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I am looking for a way to store references to variables inside a NSMutableArray. As variables are going to be created dynamically based upon what the user has chosen, I want to be able to simply sort through this array and get references to these created variables. In case it matters, I am creating a iPhone project. However, when I attempt to do this using the following code:

for (int a = 0; a < 10; a++)
UIView *tempView;
[listingOfViews addObject:tempView];

for (int a = 0; a < [listingOfViews count]; a++)
[listingOfViews objectAtIndex:a] = defaultViewStructure;

It gives me this error: "error: lvalue required as left operand of assignment"

Any ideas?

EDIT: Also, I get this error: "error: request for member 'size' in something not a structure or union"

When I attempt to do

for (int a = 0; a < [listingOfViews count]; a++)
[listingOfViews objectAtIndex:a].size.height = ...
share|improve this question
up vote 0 down vote accepted

What you mean is:

[listingOfViews replaceObjectAtIndex:a withObject:defaultViewStructure];

But it'll crash when you try to put those uninitialized tempView pointers into the array. What are you really trying to do here? I think it may be time to step back and start with the basics of Objective-C. It looks like you're trying to port C++ concepts directly into ObjC, and they do things very differently.

You may want to start with Programming in Objective-C, and then probably Cocoa Programming for Mac OS X. (The latter is Mac-based, rather than iPhone, but it's still the best starting point.)

share|improve this answer
Hi Rob: I don't quite want to replace the object, simply set the object's value to the value of the other object. This works fine when I do it without using a NSMutableArray. In addition, the code above is simply an example of what I'm trying to do (my actual code is longer) - In the real case I am initializing the values of the UIView. – PF1 Aug 26 '09 at 22:31
What do you mean by "set the object's value?" A UIView does not have a value. You do, however, have a pointer to a UIView (which is what you want), and so you can replace the pointer in the array with a pointer to a different object, which is what I assume you want, and what this method would do. – Rob Napier Aug 26 '09 at 22:42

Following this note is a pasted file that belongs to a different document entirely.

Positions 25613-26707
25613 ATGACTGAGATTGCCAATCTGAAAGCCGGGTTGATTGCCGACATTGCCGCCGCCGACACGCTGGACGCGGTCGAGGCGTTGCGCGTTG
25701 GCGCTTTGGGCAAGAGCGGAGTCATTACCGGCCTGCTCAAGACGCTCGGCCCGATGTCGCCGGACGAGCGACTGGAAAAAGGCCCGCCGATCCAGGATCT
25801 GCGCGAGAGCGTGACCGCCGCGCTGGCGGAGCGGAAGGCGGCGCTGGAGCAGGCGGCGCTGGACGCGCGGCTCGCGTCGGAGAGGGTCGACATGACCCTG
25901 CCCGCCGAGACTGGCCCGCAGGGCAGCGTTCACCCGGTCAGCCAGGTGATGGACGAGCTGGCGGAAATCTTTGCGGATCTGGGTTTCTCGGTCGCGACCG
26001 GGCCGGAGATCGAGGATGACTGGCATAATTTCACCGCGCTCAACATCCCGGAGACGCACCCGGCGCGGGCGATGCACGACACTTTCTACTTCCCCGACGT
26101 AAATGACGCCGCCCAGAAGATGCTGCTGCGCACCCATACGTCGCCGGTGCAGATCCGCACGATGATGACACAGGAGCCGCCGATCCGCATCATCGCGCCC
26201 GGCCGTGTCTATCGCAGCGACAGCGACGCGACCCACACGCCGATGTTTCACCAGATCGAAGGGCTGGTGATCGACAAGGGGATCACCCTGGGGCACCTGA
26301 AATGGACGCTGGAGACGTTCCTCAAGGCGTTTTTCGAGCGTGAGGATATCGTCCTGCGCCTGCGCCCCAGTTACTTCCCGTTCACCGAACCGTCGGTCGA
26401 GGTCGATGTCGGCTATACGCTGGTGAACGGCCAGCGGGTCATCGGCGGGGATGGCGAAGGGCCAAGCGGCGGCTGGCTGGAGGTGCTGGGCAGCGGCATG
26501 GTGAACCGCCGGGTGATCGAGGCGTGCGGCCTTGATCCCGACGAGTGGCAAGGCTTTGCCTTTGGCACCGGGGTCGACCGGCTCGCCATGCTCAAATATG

You are getting the pointer to the view. If you said [[listingOfViews objectAtIndex:a] setNeedsDisplay], that would work fine. But what do you expect [listingOfViews objectAtIndex:a]=tempView to actually do? Do you want to modify what objects are in the array (which replaceObject:atIndex: does)? Or are you trying somehow to modify something outside the array in this line of code? When you say "references" do you mean like C++ references (MyClass&)? There are no such things in ObjC, which is why I'm concerned that you're trying to think in C++ while writing ObjC, which won't work. – Rob Napier Aug 26 '09 at 23:39
Hi Rob: Sorry I'm not phrasing this correctly - So I'll attempt to express it with code: "UIView *tempView = defaultViewStructure" works just fine. However, when you try to get the pointer to that tempView from the array, it returns that error. Does that make sense, sorry if it doesn't... – PF1 Aug 26 '09 at 23:40
Whoops, reposted that to correct something just as you posted that... Sorry. – PF1 Aug 26 '09 at 23:40

To your second question:

for (int a = 0; a < [listingOfViews count]; a++)
    [listingOfViews objectAtIndex:a].size.height = ...

There's a misunderstanding here (a UIView does not have a -size, it has a -frame that includes a size), coupled with something that is actually a little tricky because of the very confusing dot notation they added in Obj-C 2 and an unfortunate breakdown of the object model when you get to structs. The way you do what you're trying to do is:

UIView *view = [listingOfViews objectAtIndex:a];
NSRect frame = [view frame];
frame.size.height = ...
[view setFrame:frame];

There are ways to condense the number of lines slightly, but you do need to fetch an NSRect struct, modify it, and then set it back. You can't modify the height in one call on most views.

share|improve this answer
Hi Rob: Thanks for your reply. However, even using code like: [listingOfViews objectAtIndex:a].center = ... still generates that error. And will the code that you provided re-save the pointer located in the array with the changes? – PF1 Aug 27 '09 at 2:39
The dot notation is causing you the problem. -objectAtIndex: returns an 'id' (a generic object pointer), so the compiler can't figure out what to do with the ".center". If you code it the way I recommend above, the compiler will understand it. The code I provided does not need to "re-save the pointer." The pointer points to something else. It does not change. The thing pointed at changes when you call setFrame:. I'll repeat my recommendation that you look at the books I listed above or the Stanford iPhone course, or some other basic training in ObjC. These are fundamental concepts to ObjC. – Rob Napier Aug 27 '09 at 2:53

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